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EWRI-SA participation in PARK(ing) Day

EWRI-SA participation in PARK(ing) Day

December 2021

By Ludivine Varga (HDR Engineering), Derek Whitman (HDR Engineering), Michelle Garza (San Antonio River Authority), Garrett Philips (San Antonio River Authority), and Karen Bishop (San Antonio River Authority)

PARK(ing) Day is a national event held every year on the third Friday of September. This is a day when citizens reinvent the use of a parking space for a day.  As more people move to cities, space becomes limited. We need to rethink the use of these precious spaces to provide something that could be more beneficial to the urban mesh. EWRI San Antonio (EWRI-SA) had the opportunity to participate in their local PARK(ing) Day 2021 and to bring their multi-disciplined perspective and creativity to it. This year EWRI-SA focused on creating environmentally beneficial spaces and performed educational demonstrations for the public.

When EWRI-SA’s engineers look at PARK(ing) Day from a drainage perspective, they look at the role ground cover plays in affecting rain runoff flows. Engineers and scientists classify ground covers by how well they absorb water by their percent of perviousness. Ground covers like asphalt and concrete are considered to be 0% pervious or impervious. The addition of these impervious materials to landscapes significantly reduces the amount of rain water that goes into the ground, which significantly increases the amount of stormwater that stays on top of and flows across these impervious covers. This in turn increases flooding potential downstream.

EWRI PARK(ing) Team Member Ludivine Varga (HDR Engineering) demonstrates affects of impervious cover on runoff to local citizen

When our chapter’s environmental scientists see this stormwater on the streets, their thoughts go to the trash and pollutants that are picked up and carried to our creeks and rivers. This is a serious issue, and the City of San Antonio has strict regulations regarding the addition of impervious ground cover, what types of mitigation structures need to be constructed, and even what fees need to be paid to mitigate the impacts of the impervious cover. Because of the potential for increased pollution, flooding, and erosion, among other issues, many builders have begun to explore the use of green infrastructure such as pervious hardscapes or nature-mimicking rain gardens to allow more rain to permeate into the ground.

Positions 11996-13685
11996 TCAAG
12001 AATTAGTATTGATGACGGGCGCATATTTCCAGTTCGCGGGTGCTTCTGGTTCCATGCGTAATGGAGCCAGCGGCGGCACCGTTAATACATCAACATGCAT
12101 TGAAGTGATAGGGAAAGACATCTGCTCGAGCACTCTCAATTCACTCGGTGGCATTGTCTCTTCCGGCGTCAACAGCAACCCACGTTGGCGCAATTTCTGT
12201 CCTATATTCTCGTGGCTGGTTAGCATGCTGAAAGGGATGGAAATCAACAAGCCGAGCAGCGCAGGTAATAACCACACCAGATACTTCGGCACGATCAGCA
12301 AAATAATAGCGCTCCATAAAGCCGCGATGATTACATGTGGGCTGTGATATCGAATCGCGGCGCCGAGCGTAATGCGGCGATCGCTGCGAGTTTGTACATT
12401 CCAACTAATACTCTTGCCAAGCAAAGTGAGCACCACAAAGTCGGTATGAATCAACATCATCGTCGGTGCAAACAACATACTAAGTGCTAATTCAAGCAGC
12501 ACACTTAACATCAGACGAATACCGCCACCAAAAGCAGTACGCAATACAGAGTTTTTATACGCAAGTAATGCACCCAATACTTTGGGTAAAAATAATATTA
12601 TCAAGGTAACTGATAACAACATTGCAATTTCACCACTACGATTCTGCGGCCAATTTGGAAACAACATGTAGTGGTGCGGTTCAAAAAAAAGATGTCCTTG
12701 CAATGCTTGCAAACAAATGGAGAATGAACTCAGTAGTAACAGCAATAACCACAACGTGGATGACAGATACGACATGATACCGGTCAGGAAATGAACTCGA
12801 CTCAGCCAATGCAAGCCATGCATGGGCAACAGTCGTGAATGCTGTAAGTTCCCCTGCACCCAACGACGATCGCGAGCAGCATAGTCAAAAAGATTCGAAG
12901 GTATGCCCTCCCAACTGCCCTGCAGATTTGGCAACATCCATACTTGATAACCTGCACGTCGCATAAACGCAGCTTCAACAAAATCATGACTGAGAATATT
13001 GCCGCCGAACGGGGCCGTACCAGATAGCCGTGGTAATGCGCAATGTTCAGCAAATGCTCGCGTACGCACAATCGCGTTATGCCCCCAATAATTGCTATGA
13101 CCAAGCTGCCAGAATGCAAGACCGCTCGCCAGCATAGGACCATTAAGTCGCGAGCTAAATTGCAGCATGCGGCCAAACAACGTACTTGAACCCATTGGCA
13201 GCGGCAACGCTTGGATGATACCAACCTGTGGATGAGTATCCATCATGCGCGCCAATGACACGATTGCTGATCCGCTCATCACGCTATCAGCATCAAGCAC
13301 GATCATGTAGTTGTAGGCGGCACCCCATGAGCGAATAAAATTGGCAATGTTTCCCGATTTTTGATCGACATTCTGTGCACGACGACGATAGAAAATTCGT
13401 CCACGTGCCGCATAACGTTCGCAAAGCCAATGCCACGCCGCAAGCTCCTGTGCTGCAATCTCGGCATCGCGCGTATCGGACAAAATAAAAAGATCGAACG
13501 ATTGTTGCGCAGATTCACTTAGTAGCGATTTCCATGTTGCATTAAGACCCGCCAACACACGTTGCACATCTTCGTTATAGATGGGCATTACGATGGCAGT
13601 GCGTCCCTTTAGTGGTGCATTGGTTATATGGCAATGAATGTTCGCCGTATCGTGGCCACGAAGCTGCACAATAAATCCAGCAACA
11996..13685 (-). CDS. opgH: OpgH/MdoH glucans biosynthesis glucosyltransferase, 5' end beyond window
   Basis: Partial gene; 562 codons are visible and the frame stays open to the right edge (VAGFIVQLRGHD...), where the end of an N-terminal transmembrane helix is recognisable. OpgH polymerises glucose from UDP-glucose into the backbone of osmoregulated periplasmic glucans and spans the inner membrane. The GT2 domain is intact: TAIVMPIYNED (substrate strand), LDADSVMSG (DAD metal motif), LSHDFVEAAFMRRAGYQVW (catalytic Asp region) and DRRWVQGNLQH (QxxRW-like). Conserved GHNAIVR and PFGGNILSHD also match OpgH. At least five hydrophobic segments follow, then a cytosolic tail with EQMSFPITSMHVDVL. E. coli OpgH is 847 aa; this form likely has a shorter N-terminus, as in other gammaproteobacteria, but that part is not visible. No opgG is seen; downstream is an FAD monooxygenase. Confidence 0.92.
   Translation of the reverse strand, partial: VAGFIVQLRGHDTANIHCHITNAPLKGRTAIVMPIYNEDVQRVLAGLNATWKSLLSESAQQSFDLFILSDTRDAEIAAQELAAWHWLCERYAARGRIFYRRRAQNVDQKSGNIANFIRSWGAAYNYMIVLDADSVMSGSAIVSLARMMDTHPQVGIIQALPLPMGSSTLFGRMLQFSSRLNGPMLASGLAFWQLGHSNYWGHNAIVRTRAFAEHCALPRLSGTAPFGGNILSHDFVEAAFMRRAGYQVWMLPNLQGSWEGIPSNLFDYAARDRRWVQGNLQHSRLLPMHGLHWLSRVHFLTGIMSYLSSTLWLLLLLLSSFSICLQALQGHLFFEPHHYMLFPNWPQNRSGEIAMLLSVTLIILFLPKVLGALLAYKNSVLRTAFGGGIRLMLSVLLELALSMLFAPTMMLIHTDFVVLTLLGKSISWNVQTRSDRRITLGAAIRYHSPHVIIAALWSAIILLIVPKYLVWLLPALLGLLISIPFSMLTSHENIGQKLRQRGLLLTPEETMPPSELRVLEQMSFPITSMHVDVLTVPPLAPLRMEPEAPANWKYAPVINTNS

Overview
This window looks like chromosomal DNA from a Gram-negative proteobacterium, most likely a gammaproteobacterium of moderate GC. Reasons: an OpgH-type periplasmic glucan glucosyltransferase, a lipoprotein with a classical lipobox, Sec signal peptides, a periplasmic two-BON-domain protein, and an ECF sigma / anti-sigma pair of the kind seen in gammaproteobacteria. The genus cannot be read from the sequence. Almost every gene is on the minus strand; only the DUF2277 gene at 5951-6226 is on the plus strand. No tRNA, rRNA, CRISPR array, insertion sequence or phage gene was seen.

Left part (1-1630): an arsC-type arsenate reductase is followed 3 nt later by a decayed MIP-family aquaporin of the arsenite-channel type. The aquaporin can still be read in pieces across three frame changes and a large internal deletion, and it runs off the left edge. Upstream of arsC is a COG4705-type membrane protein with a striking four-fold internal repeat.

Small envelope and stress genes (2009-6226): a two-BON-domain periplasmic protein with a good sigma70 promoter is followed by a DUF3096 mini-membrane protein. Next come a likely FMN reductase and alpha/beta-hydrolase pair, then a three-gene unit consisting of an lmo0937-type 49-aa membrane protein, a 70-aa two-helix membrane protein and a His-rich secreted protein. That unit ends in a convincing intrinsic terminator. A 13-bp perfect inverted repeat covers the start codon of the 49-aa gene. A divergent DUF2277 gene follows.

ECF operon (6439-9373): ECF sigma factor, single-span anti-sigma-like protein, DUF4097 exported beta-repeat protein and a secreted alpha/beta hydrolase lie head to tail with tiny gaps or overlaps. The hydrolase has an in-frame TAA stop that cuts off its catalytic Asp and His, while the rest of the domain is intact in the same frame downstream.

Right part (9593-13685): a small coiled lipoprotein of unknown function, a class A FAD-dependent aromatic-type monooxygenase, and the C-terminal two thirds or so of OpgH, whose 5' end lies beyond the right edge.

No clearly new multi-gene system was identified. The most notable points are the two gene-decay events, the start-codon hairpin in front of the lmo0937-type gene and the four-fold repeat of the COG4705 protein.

This year EWRI-SA members created a “water racetrack” (at right) to demonstrate how different types of ground cover can change the way rainwater permeates into the ground or becomes stormwater runoff. The water racetrack featured four lanes, each with different types of ground cover, permeable pavers, grass on soil, concrete, and permeable gravel baskets. People viewing the demonstration were able to experience, firsthand, how much difference these surfaces can make in improving stormwater management in our communities.

Another educational experience was provided by the several “infiltration boxes” (below) featured this year. These boxes had engineered layers of rock, sand, soil, and mulch topped with native plants. A plexiglass window on one side allowed attendees to see how water percolates and becomes cleaned. Because stormwater runoff is the leading cause of pollution in America’s creeks and rivers, rain gardens and bioretention basins, which use the technologies shown in the infiltration boxes, are implemented to imitate natural areas and natural water flows, filtering polluted rain runoff from streets and buildings using plants and soil so that the runoff is clean and cool (important in hot climates) when it enters our streams. 

Cross-sectional display showing the underground layers of a bioretention area planted with native plants, Salvia Texana, acting as a protective barrier for pedestrians and cyclists

A bioretention basin’s top mulch layer contributes to E. coli bacteria die-off and is used to protect the native plants, hold the soil in place, and filter out larger trash for easy clean up. The next layer is bioretention media, a special mix of soil and sand, designed to allow water to flow through it at a specified rate, removing different pollutants at various depths of the media before entering layers of rock, gravel, and sand into an underdrain, where the clean rainwater leaves the basin and enters the storm drain system and outfalls to nearby creeks or rivers.

Projects like these that mimic natural processes to clean stormwater runoff have additional benefits such as reducing urban heat and local flooding and providing pollinator habitat. EWRI-SA is committed to facilitating interdisciplinary dialogue on multi-benefit practices to improve our community’s quality of life, environment, and economy.  To learn more, please visit sariverauthority.org/sustainability. 

EWRI-SA’s participation in the event provided an educational opportunity for the community to learn more about local drainage and water pollution remediation. EWRI-SA looks forward to participating in next year’s event and showcasing more of its ideas on reinventing a parking space for a day.